I know a landowner, who in 2001, expressed concern about his burgeoning deer herd. While I didn't feel the deer were any thicker than in recent seasons, it was another year of drought, and with his center-pivot irrigation system running all summer, I'm sure he winced every time he saw a deer. He asked if my partner, Pete Jessen, and I could shoot more deer, and, of course, we said we'd oblige. We also explained that with each mature doe we took, we were removing the equivalent of three deer (the doe and the two fawns she'd likely bear next spring), which seemed to resonate very well.

That season turned out to be a watershed of sorts for me. Up to that time, I'd taken only four does in the previous two decades, all during the last week of the season to fill my second either-sex tag. But the three mature, antlerless deer I took that season were followed by three more good does in '02. Throw in two bucks taken during that time, and I effectively removed about 20 deer, and Pete did about the same. Without those does, our take would have resulted in just two deer each.

The benefits were not limited to the landowner. Try as one might, it's hard to simulate the pressure of placing an arrow in the boiler room of a fidgety whitetail. You can pound arrows all summer into a 3-D deer target, but it's different in the field with swirling winds and variable temperatures, an unpredictable quarry, and different layers of clothes each time. The more you actually go through the process for real, the more likely you will be to find success when that long-hoped-for buck finally shows up.

Also, excitement returns to the hunt when it's more likely that you'll see something to shoot at. I've noticed that whenever I decide it's "doe day," my level of excitement seems to approach that of opening day or early November. The likelihood that you'll have a shooting opportunity brings a keener edge to the outing.

Another positive twist is that bowhunters, who were previously viewed by DNR's as a group maximizing recreational opportunities with little effect on the resource, are now being seen as hunters who can do their fair share in managing wildlife populations. If archers don't step up to the plate on this, they may face yielding these opportunities (and part of their seasons) to weapons with longer ranges.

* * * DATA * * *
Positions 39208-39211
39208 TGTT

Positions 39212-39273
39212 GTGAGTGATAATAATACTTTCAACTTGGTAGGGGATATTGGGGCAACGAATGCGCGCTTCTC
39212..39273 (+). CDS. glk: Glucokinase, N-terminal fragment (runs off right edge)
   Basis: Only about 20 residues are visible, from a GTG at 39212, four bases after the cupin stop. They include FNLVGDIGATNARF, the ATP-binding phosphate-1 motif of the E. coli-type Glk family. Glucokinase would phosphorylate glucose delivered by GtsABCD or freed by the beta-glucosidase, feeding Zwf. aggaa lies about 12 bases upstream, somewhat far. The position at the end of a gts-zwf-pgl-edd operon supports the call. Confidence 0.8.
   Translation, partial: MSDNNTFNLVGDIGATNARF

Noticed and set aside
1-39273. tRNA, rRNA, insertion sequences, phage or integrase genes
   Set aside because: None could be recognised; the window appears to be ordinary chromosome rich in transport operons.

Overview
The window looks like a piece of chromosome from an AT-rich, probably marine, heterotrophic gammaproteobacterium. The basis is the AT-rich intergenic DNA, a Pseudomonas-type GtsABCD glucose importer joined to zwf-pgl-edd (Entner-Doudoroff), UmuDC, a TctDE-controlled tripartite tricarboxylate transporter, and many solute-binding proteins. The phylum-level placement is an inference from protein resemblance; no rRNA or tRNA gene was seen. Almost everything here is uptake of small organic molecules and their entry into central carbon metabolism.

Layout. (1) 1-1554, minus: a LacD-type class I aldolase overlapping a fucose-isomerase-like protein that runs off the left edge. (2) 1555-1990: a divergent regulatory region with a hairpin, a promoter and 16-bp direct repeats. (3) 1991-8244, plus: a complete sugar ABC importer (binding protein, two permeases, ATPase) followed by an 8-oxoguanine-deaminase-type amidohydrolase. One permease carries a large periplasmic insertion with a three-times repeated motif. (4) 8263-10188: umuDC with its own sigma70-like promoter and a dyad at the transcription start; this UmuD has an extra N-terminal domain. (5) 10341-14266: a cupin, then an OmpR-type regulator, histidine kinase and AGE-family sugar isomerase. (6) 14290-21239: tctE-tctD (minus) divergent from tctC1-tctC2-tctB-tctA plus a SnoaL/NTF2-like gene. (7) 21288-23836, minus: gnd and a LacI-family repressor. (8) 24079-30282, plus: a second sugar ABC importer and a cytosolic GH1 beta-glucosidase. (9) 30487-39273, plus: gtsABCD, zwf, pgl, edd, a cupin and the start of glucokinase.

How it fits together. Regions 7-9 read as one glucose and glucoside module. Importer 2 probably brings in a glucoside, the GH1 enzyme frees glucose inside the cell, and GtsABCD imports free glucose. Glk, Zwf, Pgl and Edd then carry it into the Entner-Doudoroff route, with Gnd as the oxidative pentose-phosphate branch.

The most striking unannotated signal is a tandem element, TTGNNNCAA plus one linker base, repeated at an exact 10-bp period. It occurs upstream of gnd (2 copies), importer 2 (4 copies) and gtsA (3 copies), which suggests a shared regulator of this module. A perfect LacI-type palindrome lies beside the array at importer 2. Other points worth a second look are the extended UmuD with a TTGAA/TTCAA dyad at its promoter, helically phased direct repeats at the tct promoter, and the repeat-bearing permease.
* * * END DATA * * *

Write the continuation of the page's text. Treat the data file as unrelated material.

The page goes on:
This is not to say that does are easy to kill. A mature old baldy can be just as cagey as a big old buck, but most herd ratios are such that there are simply many more does and, thus, many more shooting opportunities. I certainly gained a lot of respect for does after I began hunting them more. Far too often what seemed like an easy task has turned into a chess match worthy of a bruiser buck. Old sway back does sure don't miss much, and your technique had better be sound or you'll never let the air out of one of them.

Because I'm still after Mr. Big, I try to cull does with as little intrusion as possible. Field edges ar

e prime spots, largely because the obvious trails are often made by the does. But I especially prefer these locations because I can usually blood trail, field dress, and load the fallen deer without much penetration of the main timber. Other things I shoot for (pardon the pun) include not taking does after sunset (more complicated trailing and retrieval), passing on does when bucks are very active, and trying to take only adult deer.

This latter concern is due to paying a minimum butchering charge, regardless of animal size. Taking yearlings in for commercial butchering is not very cost-effective. I'll also admit to having a bit of a soft spot for young deer, but harvesting young animals is proper conservation as they'd often be the first taken by other predators. If you do your own butchering, those yearlings should especially be targeted, though you'd best let button bucks walk for obvious reasons.